In support of the recent International Day for the Preservation of the Ozone Layer, we share the learning of Jodie Harnden (Sunridge Middle School – Pendleton, OR) who joined an atmospheric aerosol research project with scientists at NASA Langley to develop a similar student project modeling how authentic science is conducted to collect and analyze data useful to the community.
In emergency medical practices the airway, or being able to breathe, is the first priority, making air pollution a major threat to those who breathe…which is everyone! In my seventh grade science classes we study the structure of the atmosphere and air pollution problems and students learn about different pollutants and how they affect our location. While students do develop an understanding of air quality conditions, they do not have the opportunity to collect their own data and analyze that data in order to answer questions, as scientists would do.
And neither did I – until my Fund for Teachers grant.
One of the challenges of being a science teacher is that I had never been an actual scientist. While I have spent my career learning to be the best teacher I can be, I lacked in experience that relates to the actual processes of scientific research and data analysis. For me to lead students to think and work as scientists, I needed the experience myself. The two-week fellowship collecting air quality data with NASA Langley provided an intensive and exciting opportunity to interact and work alongside actual scientists, followed by developing related classroom applications for students.
I had the opportunity to participate in the data campaign as a volunteer intern under the direction of NASA scientist Dr. Margaret Pippin. My air quality data research took me to sites around Hampton, VA, monitoring aerosols, or tiny solids that are considered pollutants. I became proficient in using the Calitoo, a device that measures aerosol optical thickness, and indicator of particulate matter. I learned what the impact of clouds can be on the accuracy of measurements and established my GLOBE account for submitting my own data.
Previously I had only demonstrated the Calitoo with borrowed units. Now I will be having students collect and submit data on a regular basis to the GLOBE Project. Collecting data for a long-term project is a change from just occasional measurements. Students will now be the scientists,
collecting and submitting the data for use, and have access to the data for future use, as well.
The greatest accomplishment of my fellowship was developing a true understanding of the different stages of scientific research. Data campaigns have a planning and funding period, then, if approved, all participants coordinate for the campaign period (in this case, two weeks), then hope for good weather. Collection days can be very long! After rest and recovery, analysis of the data begins and will be the focus for the next year, prompting future research.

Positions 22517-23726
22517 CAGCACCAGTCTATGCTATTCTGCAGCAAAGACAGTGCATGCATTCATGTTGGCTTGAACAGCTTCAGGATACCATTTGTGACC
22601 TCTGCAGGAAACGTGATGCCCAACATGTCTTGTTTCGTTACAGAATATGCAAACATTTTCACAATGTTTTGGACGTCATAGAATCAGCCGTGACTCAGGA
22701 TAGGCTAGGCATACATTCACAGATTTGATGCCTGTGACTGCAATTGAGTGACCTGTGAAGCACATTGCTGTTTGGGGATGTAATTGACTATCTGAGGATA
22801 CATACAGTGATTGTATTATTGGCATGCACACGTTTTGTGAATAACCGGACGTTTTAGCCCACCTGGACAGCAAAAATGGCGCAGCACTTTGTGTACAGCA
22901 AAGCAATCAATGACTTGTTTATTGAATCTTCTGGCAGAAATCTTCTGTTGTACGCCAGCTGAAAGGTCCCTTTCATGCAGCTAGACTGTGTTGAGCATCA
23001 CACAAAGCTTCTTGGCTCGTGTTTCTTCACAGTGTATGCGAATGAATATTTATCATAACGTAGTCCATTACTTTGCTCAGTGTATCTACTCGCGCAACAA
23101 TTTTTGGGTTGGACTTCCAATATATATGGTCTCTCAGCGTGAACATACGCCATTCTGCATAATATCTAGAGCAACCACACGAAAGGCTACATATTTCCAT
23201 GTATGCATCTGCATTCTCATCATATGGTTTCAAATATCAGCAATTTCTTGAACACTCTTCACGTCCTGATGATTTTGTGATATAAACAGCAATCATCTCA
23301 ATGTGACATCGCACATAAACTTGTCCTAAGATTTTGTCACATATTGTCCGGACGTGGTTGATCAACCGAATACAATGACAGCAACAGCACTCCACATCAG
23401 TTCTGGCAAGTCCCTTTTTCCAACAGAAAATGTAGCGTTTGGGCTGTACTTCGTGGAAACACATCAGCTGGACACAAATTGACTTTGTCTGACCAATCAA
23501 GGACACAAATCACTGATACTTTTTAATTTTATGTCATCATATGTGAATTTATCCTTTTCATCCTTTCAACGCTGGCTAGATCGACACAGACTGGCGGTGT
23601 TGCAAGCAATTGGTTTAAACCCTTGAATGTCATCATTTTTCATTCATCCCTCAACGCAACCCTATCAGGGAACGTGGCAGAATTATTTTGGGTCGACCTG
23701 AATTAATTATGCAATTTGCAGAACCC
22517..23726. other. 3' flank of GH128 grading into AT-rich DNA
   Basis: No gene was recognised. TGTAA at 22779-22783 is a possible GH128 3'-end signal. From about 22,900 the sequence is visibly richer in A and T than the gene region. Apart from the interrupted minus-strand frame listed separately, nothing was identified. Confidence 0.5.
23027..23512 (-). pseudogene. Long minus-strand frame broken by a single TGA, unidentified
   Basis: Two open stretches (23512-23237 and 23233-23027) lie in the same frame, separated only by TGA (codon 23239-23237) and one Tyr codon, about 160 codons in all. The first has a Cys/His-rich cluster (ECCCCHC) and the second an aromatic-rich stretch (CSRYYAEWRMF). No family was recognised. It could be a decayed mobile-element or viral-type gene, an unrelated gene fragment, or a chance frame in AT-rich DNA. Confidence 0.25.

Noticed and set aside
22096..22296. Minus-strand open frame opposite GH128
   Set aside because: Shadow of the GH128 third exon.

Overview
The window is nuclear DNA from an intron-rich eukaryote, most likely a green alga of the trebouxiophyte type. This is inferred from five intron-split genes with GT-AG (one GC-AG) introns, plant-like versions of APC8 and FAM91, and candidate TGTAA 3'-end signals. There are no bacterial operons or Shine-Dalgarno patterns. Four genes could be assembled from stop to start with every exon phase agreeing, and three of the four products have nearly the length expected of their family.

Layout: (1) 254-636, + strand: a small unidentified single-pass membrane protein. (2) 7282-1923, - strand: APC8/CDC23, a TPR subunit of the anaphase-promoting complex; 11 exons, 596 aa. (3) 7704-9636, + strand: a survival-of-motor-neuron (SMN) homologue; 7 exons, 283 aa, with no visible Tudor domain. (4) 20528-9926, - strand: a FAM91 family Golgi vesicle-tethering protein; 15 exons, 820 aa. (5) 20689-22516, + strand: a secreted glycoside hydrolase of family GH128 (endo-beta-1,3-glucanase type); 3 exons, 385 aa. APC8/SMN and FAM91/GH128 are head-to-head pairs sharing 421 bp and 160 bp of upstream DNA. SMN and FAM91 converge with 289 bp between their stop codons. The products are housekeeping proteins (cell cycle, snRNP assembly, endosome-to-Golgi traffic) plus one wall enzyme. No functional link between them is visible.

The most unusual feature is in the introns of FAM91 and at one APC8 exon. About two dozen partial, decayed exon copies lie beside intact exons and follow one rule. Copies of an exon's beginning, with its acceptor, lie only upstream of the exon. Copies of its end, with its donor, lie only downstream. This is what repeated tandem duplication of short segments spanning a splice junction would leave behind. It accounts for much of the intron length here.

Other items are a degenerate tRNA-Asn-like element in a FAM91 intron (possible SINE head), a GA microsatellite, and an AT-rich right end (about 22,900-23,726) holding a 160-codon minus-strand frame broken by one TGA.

School has started and smoke from regional wildfires has created a difficult situation for many. Outdoor activities have been cancelled as we come to grips with the loss of beautiful forests. We can’t even make aerosol measurements because the smoke blocks the sun. Students are getting an early introduction to the air quality unit. We have begun to enter data into GLOBE, but the smoke prevents the collection of quality data (a good lesson for students!). Normally our rough time is January and February when cold, high pressure settles in to create an inversion, trapping the smoke from wood stoves; however, this year may mark different conclusions. I have taken note of an unusual ozone
concentration near one city west of the Cascade Mountains, a problem we don’t have, but can study from afar.
While there are numerous environmental issues that are worth studying, air quality continues to be a challenge in our area. While the causes may sometimes be out of our control (such as weather and wild fires) awareness and understanding is not. Mitigation of contributing factors that are human-caused are something we will continue to study, learn, and take appropriate action when possible. This August we have experienced a severe air quality issue, something to study further in the fall.
Along with my personal experiences at NASA Langley, I was able to witness the inclusion of student interns in the research process. I came away more convinced that ever that science is a process and something to be understood, not just a set of facts to be learned. The future of science depends on doing science, and I must give my students opportunities to contribute to the field of science. School, in many ways, is an artificial microcosm of life and I will be able to expose students to so much more now that I was exposed to more myself.
A National Board Certified teacher, Jodie is in her 33rd year of teaching science at the middle
level, most of it in Pendleton, Oregon. She thrives on the opportunity to learn, bringing experiences back to the classroom and sharing with others professionally. While it won’t be a problem until retirement, rock collecting is a favorite activity.